Perhaps the most effective example for two-way communication is the Effigy of the Errant Image, because it does not require pairing devices. The user creates an image of themself at a distant location, and may then see or talk to anyone present there. The primary disadvantage is that the enchantment is quite potent and difficult to create, not to mention expensive. Tribunals have generally ruled that the Effigy is not an illegal use of scrying, since there is no attempt made to hide the magus using it. The Effigy is a small wooden statue of a person, and when used, it can make your image vanish from where it is and appear at a location designated by an ARcane Connection placed in the statue's hands. The wielder can speak at that location and hear any responses, as well as see anything they could see if they were actually there. They may not leave the immediate vicinity, but have limited movement within it. While their image is dislocated, they are invisible and inaudible at their true location, though anything they do at the true location is mirrored in the distant image. The iamge may not enter an area protected by the Aegis unless made within that covenant or used by a caster included in the Aegis ritual. It's a level 40 device.
Now, the main trick here is that all of these scrying devices could be used to scry on a person, and if upgraded a touch, could even view entire rooms. However, if a magus were in such a room, the user of the device would have scried on them and thus committed a High Crime. Designing a device with a Penetration of zero ensures that this will not happen...but it also prevents communication between magi. This why two of the devices above have methods of signaling the recipient, so they may suppress their resistance, but that means more resources are needed to make the items. Few Tribunals would convict a magus of use of a twinned device to spy if both people involved knew of the function of the device and who had it. Deception about that might be constured as entrapment. However, there are still ways to break the law with these devices. If antoher magus is in the area when they're used, their image or sounds could be transmitted against their will, and that is undoubtedly scrying. If a magus were to get one of these, innocently or not, and were spied on, then they have legitimate legal claims if they were ignorant of the enchantments - even if they stole the device. Remote writing, of course, has no such legal perils. Even if you see a message not intended for you, you haven't been scried on. You might argue that you scried on the intended recipient, but that's a really bad legal argument that probably will be rejected out of hand.
There's another problem: it might not work. The Order is very cautious about scrying magic, due to the Oath, and might well forbid magi to present such magic to their servants. For safety's sake, any devices menat for mundanes should be made without penetrative ability, to ensure they are taken to be innocent. However, this means such devices are useless for communicating with magi, and so their spread is much less likely. Remote writing devices are less of a problem here - they can be made, then given to an ally, allowing the ally to communicate to them easily. You might not like handing out permanent Arcane Connections to items in your covenant, though, even to trusted friends. Once those are out there, it's far too easy for enemies to get them.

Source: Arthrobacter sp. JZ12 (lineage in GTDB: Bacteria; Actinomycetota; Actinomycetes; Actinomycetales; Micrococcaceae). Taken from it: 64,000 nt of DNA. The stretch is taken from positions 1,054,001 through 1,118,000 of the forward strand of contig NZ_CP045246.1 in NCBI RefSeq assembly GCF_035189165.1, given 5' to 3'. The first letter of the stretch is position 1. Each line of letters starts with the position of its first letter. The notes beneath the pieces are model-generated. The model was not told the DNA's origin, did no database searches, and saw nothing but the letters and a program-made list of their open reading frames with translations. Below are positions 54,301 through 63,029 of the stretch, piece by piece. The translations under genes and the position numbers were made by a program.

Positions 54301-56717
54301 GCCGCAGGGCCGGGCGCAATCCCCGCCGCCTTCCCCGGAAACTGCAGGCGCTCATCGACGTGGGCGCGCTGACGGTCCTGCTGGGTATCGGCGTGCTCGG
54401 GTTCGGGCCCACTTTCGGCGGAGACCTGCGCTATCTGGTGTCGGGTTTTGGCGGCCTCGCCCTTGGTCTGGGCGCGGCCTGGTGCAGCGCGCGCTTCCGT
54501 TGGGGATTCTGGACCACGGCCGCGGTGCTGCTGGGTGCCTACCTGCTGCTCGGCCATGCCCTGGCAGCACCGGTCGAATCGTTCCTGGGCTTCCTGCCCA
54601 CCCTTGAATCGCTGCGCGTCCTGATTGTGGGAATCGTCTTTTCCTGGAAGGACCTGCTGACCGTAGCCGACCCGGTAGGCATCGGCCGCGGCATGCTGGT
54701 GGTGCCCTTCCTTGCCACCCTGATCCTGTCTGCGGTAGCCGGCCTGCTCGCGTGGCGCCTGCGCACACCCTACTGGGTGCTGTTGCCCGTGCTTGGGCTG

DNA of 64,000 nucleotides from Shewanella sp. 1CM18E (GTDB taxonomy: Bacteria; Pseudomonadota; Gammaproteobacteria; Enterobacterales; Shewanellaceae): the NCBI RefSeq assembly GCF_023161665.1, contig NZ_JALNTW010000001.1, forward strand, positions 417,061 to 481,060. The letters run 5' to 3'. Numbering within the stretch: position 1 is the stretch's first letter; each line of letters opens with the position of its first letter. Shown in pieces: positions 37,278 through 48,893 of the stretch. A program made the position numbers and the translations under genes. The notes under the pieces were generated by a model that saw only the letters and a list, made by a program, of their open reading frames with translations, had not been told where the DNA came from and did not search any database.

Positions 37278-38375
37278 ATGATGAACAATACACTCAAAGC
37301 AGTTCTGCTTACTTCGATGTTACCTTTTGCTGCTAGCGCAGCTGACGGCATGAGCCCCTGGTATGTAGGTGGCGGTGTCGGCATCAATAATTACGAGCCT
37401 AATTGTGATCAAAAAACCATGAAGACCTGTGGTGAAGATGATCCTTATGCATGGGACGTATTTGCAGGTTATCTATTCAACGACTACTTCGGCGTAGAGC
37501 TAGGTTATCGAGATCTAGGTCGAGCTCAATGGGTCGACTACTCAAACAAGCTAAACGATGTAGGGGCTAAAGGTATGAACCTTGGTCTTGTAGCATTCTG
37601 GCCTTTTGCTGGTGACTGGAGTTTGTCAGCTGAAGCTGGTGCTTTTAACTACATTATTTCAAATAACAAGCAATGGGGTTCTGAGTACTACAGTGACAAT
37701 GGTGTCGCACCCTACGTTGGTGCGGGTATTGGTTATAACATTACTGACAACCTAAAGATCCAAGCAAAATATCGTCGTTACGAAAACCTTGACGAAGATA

Next time: But how does it change the world?
Original SA post
Ars Magica: Transforming Mythic Europe
It should be noted that all magical communication is reliant on Arcane Connections, which generally must be made permanent so they remain usable. If scrying technology becomes widespread, the potential areas of contact and view are going to be limited due to the time and vis needed to do that. Still, it's labwork easily assigned to apprentices or junior magi, or even some hedge wizards. There might be public collections of carefully labeled Arcane Connections, made available for borrowing in exchange for Arcane Connections to the borrower and a small deposit, both to be returned when the borrowed Connection is. This would make it much easier to get reference material for Arcane Connections, and to track those who use them.
In any case, societal impact. Everyone knows that knowledge is power - and that speed of information is vital. Knowing a battle's outcome seconds after it happens is much, much more useful than knowing it days after, if you're a nation away. A cunning nobleman could make great use of this, and might well pay a premium to ensure exclusive use of it, which would need to be kept completely secret. After all, any attempted patent would not survive the revelation of the device - it's far too easy to make, and far too useful.